Former Maryland men’s lacrosse coach Dick Edell, who led the Terps to 13 NCAA tournament appearances and three ACC championships in 18 seasons, died Wednesday after being hospitalized with pneumonia, according to US Lacrosse Magazine. He was 74.
Edell, who was known as the “Big Man” during his time in College Park, suffered from inclusion body myopathy, according to The Washington Times.
“The ‘Big Man’ was truly larger than life,” coach John Tillman said in a tweet. “Like all the young men he touched during his life I will miss him dearly. Thankful for his guidance and friendship.”
The longtime coach last led the program in 2001, when the Terps went 13-3. He ended his stint at Maryland with the best career coaching record in the ACC. In 2000, Edell won his 150th game, becoming the first coach to secure 150 wins at an ACC school. Maryland played in the ACC before joining the Big Ten in 2014.
Under Edell’s leadership, the Terps won an ACC championship in 1985, 1987 and 1998 and appeared in the NCAA title game in 1995, 1997 and 1998. He retired the sport’s fifth winningest coach of all-time, and one of seven to have coached in at least 400 contests. In 2004, Edell was inducted into the US Men’s Lacrosse Hall of Fame.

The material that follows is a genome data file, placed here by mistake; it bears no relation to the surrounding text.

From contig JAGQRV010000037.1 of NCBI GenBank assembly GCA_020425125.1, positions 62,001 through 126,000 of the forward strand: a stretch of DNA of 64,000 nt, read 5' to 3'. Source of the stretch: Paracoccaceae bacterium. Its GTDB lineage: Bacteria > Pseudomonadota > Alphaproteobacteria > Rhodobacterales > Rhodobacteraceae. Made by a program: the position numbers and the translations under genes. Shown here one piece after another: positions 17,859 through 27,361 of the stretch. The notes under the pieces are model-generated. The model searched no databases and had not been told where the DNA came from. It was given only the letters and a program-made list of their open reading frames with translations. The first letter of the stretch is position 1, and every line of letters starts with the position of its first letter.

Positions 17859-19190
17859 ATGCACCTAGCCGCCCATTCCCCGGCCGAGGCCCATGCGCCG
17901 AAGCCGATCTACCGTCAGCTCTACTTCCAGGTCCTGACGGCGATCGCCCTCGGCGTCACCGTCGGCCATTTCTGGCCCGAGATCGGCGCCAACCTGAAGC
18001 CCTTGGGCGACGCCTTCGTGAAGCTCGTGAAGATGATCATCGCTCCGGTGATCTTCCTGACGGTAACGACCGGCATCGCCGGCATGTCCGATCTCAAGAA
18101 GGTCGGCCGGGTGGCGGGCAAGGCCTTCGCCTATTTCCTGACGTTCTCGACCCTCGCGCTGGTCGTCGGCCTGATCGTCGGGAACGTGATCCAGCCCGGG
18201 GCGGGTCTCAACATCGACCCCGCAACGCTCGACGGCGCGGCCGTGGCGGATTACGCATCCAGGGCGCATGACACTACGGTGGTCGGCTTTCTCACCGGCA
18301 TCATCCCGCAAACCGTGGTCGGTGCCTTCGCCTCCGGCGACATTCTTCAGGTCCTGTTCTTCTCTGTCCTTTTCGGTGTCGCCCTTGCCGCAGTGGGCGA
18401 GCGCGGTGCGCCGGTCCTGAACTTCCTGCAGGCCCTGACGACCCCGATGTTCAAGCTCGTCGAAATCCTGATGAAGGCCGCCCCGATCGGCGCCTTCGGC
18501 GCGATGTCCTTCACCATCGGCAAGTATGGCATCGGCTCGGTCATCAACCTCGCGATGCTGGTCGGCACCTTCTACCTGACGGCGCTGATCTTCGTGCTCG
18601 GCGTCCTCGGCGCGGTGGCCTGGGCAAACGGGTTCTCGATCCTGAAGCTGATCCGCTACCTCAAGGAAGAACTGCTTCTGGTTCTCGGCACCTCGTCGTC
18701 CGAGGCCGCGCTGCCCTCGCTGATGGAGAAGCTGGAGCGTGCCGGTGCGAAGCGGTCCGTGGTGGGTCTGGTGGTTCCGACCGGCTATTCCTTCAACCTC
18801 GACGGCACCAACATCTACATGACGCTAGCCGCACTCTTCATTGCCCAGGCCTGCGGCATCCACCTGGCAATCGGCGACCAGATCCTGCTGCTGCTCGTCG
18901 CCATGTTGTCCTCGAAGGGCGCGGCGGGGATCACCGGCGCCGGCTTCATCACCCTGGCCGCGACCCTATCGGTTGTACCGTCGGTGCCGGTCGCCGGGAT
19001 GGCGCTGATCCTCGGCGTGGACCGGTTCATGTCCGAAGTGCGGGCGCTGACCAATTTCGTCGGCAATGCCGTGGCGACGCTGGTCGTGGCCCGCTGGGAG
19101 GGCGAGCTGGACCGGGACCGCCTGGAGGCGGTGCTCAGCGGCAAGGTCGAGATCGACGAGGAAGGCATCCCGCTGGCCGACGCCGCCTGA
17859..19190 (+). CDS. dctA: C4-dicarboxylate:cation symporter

“My deepest sympathy to the Edell family and all the men and women he touched,” former Terps coach Dave Cottle, Edell’s successor at Maryland, said in a tweet. “The Big Man was loved and respected by all.”
Edell graduated from Towson, where he received a degree in physical education. He went on to obtain master’s degrees in science and education from the universities of Baltimore and Western Maryland, respectively.
Edell started his coaching career as the freshman coach for the Towson Tigers in 1968. Then, he spent three seasons at Calvert Hall High School in Towson.
After being hired in 1973, Edell coached at the University of Baltimore for four seasons. He also led the soccer program to a Division II championship in 1975 and coached at Army before getting hired at Maryland.
On Sept. 3, 2001, Edell retired, citing a non-life-threatening health issue.
Edell leaves behind his wife, Dolores, and four children.